Earth, Sun, and Moon in One Frame During Eclipse? Not Quite.

Misleading Space

Subscribe to our WhatsApp Channel

On April 8, a total solar eclipse occurred in North America, sparking numerous discussions on social media. However, some posts are misleading amidst the chatter, potentially spreading inaccurate information about the event.

Social Media Posts

A captivating image circulating on social media supposedly depicts a total eclipse. It showcases the Earth, Sun, and Moon in the same frame, with the Moon’s shadow dramatically draping across our planet’s surface. The Milky Way galaxy adds a mesmerizing touch, appearing as a luminous band in the background. 

Facebook | Archived 

However, this image is not what it seems. Let’s delve deeper and separate fact from fiction.

Fact Check 

The Implausibility:

The first clue lies in the very composition of the image. It’s difficult or impossible to take a photo from space depicting all the sun, Moon, Moon’s shadow, and Earth in one frame. 

Reverse Image Search:

Modern tools like reverse image searches come in handy for such situations. Running this image through a search engine reveals that the viral image is not a recent photograph from space but a creative work of digital art published on DeviantArt in 2009. While aesthetically pleasing, it doesn’t represent an actual celestial event.

Deviant Art | Archived 

Authentic Eclipse Footage:

Actual footage of total eclipses, captured from the International Space Station (ISS) orbiting Earth, paints a different picture. Due to the vast distance between the Sun, Moon, and Earth, all three celestial bodies wouldn’t be visible in the same frame from the ISS perspective. What astronauts and cameras aboard the ISS do capture, however, is the dramatic sight of the Moon’s shadow sweeping across the Earth’s surface during a total eclipse. These visuals are awe-inspiring, but they lack the artistic embellishments of the viral image.

Usually, a black spot (shadow of the Moon) moving across the Earth is seen here. More details can be read here. Some photos of the space at previous eclipse occasions can be seen here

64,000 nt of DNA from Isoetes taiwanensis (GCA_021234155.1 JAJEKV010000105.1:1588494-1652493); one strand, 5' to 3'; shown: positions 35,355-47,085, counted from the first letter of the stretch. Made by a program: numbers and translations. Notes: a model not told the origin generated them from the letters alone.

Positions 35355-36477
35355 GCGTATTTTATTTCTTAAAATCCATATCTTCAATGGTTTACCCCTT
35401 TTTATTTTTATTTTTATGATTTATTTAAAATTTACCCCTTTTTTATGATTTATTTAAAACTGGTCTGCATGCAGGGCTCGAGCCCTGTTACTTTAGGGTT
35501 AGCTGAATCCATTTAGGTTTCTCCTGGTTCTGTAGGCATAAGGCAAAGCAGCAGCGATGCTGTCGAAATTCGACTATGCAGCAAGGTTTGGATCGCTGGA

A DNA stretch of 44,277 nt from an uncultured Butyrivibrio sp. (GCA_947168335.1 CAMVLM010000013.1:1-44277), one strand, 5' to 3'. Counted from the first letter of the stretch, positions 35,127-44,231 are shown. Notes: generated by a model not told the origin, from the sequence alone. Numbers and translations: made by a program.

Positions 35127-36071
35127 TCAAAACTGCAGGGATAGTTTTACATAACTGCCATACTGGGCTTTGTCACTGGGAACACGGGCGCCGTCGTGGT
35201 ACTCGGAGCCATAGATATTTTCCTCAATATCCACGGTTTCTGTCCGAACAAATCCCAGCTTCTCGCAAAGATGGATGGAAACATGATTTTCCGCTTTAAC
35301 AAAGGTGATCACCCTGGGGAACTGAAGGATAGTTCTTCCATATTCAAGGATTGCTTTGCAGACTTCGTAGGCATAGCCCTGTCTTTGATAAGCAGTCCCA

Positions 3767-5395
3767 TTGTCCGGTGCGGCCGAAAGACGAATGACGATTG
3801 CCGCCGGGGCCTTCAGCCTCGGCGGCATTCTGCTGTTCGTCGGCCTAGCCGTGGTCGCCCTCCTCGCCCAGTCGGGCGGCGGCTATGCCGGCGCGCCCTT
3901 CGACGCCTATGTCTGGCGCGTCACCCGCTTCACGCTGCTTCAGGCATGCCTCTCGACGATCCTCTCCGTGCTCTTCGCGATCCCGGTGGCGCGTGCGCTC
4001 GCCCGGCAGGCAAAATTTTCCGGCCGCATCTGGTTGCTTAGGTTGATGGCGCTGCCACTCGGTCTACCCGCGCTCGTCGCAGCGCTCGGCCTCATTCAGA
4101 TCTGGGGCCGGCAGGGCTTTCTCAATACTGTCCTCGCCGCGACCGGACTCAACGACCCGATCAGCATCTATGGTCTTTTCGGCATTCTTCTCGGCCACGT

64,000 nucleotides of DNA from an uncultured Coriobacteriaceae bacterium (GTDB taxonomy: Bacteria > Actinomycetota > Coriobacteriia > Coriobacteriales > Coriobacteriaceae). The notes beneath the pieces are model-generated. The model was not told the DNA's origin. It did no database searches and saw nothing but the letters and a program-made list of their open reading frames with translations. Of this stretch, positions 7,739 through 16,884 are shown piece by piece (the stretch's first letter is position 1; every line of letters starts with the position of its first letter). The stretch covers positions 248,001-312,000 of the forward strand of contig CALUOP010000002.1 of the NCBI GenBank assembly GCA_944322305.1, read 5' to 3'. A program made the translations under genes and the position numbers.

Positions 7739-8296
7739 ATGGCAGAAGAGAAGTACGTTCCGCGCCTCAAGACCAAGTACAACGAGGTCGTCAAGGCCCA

The Milky Way’s Placement:

The presence of the Milky Way galaxy (The galaxy where Earth also belongs) in the image adds another layer of inaccuracy. From our perspective on Earth, the Milky Way appears as a band stretching across the night sky. However, from the vantage point of the supposed view in the viral image, the Milky Way wouldn’t be readily visible as portrayed there. Here is an actual image of the Milky Way taken by a NASA astronaut while staying on ISS, and it’s clear that the Milky Way’s appearance differs from the viral image.  

The Power of Fact-Checking:

This viral image serves as a reminder of the importance of fact-checking, especially with captivating visuals circulating online. Simple tools like reverse image searches and a basic understanding of celestial mechanics can help us discern real astronomical phenomena from artistic interpretations.

A fact check done by Snopes over the same image sometime back can be read here.

Also Read:  You CANNOT See The April 8th Solar Eclipse From Sri Lanka! Don’t Be Eclipsed by Misinformation!

Follow us and stay up to date with our latest fact checks.

Facebook | Twitter | Instagram | Google News | TikTok 


The image of the Earth, Sun, and Moon in one frame with a prominent Milky Way is a work of artistic expression, not a depiction of an actual eclipse. Real footage of eclipses from space offers a different yet equally stunning view, showcasing the Moon’s shadow on Earth. By being critical information consumers, we can appreciate both artistic creations and the wonders of our universe as captured by science.


Title:Earth, Sun, and Moon in One Frame During Eclipse? Not Quite.

Fact Check By: Kalana Krishantha 

Result: Misleading

Leave a Reply

Your email address will not be published. Required fields are marked *